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I grew up in the shadows of grain elevators. Many years were spent in fields, hauling hay, working crops, watching the weather, and viewing the vibrant colors that nature and man created with the land.
In my artwork I am creating an observance of the effects of human interaction with the landscape and the sky. Whether it is snow drifting across roads and fields, a field with hay bales, an area that has eroded from too many years of over work, the patchwork and circles created by planting, irrigation and roads, the viewer gathers information by just observing what interaction has happened in that place.
The titles of my pieces are usually answers to questions. These titles, or “answers”, are from conversations I overheard farmers and ranchers having as I was growing up working the land.
What I hope to achieve in using these “answers” as titles is to cause the viewer to create their own question that fits the “answer”, or title of the piece. At many of my exhibits this has sparked lively and creative discussions about what is going on in the painting. Each viewer brings their own unique ideas and stories to the piece, and thus a two dimensional piece of art begins to come off of the wall and becomes a personal, yet ever-changing experience.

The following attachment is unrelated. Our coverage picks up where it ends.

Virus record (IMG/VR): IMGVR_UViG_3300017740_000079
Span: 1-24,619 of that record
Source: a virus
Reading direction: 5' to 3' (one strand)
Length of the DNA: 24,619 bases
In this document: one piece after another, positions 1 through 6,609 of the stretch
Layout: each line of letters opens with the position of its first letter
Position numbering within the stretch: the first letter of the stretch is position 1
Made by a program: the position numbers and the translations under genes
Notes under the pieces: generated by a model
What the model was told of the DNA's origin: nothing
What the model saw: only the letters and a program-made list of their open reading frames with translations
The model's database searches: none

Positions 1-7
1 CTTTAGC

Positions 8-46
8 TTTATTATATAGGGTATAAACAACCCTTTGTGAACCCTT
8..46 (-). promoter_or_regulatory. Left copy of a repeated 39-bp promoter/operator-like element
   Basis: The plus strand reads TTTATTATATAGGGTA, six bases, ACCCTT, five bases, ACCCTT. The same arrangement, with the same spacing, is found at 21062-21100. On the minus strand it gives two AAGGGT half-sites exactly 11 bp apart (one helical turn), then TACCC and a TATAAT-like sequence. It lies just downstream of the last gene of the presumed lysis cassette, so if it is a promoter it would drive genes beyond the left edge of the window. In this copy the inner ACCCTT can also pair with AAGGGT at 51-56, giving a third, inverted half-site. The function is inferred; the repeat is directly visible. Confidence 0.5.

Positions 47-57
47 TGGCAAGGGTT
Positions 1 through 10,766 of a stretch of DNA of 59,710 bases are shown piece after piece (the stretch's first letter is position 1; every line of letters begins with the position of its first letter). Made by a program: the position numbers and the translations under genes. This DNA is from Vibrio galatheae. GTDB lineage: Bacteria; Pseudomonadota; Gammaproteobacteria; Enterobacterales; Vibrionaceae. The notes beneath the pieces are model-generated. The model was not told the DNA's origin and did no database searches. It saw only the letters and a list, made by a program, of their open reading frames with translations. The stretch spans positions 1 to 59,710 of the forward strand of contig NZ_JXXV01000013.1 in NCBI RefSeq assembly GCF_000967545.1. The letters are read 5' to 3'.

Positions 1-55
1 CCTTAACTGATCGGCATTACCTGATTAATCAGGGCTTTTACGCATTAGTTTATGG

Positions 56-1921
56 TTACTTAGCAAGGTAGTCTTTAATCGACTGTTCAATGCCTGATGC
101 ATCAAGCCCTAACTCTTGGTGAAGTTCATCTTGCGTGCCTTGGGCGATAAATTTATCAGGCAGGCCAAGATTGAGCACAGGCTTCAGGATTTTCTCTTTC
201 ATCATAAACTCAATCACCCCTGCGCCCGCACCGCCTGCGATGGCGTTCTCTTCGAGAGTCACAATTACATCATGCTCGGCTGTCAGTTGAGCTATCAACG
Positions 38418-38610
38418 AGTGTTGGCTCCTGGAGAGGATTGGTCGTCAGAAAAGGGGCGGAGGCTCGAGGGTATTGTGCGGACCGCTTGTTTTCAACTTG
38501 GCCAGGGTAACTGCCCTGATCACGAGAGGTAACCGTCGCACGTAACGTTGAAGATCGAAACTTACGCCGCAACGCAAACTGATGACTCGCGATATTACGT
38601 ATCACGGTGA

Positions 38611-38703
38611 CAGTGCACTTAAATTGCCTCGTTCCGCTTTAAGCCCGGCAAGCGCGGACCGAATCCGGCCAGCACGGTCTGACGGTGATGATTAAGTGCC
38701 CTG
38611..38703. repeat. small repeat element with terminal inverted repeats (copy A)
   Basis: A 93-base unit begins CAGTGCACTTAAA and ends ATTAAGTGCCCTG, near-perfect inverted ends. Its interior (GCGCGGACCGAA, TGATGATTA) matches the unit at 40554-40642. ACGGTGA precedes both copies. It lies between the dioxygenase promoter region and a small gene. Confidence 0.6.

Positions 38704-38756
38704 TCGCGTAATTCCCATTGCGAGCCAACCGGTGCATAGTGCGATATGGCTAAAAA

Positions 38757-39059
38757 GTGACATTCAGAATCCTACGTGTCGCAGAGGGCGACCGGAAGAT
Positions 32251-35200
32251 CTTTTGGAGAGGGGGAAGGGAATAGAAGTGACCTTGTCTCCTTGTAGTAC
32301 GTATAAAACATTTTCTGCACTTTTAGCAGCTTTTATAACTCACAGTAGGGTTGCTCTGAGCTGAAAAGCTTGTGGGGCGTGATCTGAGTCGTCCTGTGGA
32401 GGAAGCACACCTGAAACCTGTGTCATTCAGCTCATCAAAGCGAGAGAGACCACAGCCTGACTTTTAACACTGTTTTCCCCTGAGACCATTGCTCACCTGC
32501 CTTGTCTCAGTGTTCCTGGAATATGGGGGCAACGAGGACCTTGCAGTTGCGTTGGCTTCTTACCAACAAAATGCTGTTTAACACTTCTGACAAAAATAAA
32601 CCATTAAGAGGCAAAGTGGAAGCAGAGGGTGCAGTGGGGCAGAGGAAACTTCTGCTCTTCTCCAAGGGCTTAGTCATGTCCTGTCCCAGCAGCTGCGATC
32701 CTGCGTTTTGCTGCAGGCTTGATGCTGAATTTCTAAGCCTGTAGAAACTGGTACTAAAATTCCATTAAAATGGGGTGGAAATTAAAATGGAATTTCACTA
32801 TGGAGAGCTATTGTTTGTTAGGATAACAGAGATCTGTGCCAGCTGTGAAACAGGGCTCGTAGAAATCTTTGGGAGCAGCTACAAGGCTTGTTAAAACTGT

Artist Statement, Big Sky Series
Though the sky has always featured prominently in my work, the sky here in the San Luis Valley has influenced it even more. The sky here completely dominates the landscape; that intense blue holding the land on the horizon. The Big Sky.
Artist Statement, San Luis Valley , Winter Series
I live part time in the San Luis Valley in Southern Colorado. It happens to be one of the coldest places in the United States. The air is brittle, and the winter fog and hoar frost are mesmerizing. The "face" and feel of the valley are drastically different in the winter. Everything changes from the summer's irrigated green fields full of alfalfa and produce to a cloak of stillness and white.